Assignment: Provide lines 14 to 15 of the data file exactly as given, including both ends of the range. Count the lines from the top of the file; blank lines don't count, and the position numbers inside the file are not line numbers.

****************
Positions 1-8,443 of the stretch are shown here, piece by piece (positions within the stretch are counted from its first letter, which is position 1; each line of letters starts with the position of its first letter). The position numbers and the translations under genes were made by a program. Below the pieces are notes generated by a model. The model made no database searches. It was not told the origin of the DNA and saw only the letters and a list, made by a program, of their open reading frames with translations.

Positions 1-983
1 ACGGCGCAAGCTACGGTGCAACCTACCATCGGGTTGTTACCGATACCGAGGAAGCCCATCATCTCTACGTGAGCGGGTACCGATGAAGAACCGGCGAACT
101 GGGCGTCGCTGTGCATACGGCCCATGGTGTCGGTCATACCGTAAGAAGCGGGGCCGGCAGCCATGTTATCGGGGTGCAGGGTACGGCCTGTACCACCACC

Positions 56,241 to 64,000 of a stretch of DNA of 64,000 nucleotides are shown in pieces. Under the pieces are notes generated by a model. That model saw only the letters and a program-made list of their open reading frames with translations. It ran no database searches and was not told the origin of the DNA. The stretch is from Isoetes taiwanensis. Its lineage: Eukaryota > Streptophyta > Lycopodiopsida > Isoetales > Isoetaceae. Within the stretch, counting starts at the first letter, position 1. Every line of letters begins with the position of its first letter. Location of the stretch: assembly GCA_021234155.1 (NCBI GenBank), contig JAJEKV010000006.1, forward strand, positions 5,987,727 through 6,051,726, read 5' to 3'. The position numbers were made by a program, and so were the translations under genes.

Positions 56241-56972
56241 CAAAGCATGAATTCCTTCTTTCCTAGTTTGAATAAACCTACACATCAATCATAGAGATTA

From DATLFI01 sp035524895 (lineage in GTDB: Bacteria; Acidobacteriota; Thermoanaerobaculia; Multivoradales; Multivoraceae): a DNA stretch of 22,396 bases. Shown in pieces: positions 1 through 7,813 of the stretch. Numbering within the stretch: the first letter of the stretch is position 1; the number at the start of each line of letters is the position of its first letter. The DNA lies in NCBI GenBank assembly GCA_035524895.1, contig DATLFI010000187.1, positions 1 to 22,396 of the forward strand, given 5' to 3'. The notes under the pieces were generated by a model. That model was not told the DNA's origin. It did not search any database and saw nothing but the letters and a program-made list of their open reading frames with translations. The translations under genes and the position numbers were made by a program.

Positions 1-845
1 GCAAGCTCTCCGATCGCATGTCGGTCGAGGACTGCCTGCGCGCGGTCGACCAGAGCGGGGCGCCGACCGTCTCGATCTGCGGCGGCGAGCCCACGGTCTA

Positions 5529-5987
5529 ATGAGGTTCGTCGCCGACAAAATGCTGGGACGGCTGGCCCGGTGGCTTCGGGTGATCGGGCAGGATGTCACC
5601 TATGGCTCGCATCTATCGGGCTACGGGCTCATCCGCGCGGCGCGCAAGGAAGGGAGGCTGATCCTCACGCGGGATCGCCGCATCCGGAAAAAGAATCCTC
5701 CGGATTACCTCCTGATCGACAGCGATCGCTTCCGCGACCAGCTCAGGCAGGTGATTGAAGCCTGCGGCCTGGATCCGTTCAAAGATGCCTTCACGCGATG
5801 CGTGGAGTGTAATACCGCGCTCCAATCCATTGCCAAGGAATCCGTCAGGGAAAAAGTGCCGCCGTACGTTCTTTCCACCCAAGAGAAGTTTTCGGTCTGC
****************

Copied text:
5701 CGGATTACCTCCTGATCGACAGCGATCGCTTCCGCGACCAGCTCAGGCAGGTGATTGAAGCCTGCGGCCTGGATCCGTTCAAAGATGCCTTCACGCGATG
5801 CGTGGAGTGTAATACCGCGCTCCAATCCATTGCCAAGGAATCCGTCAGGGAAAAAGTGCCGCCGTACGTTCTTTCCACCCAAGAGAAGTTTTCGGTCTGC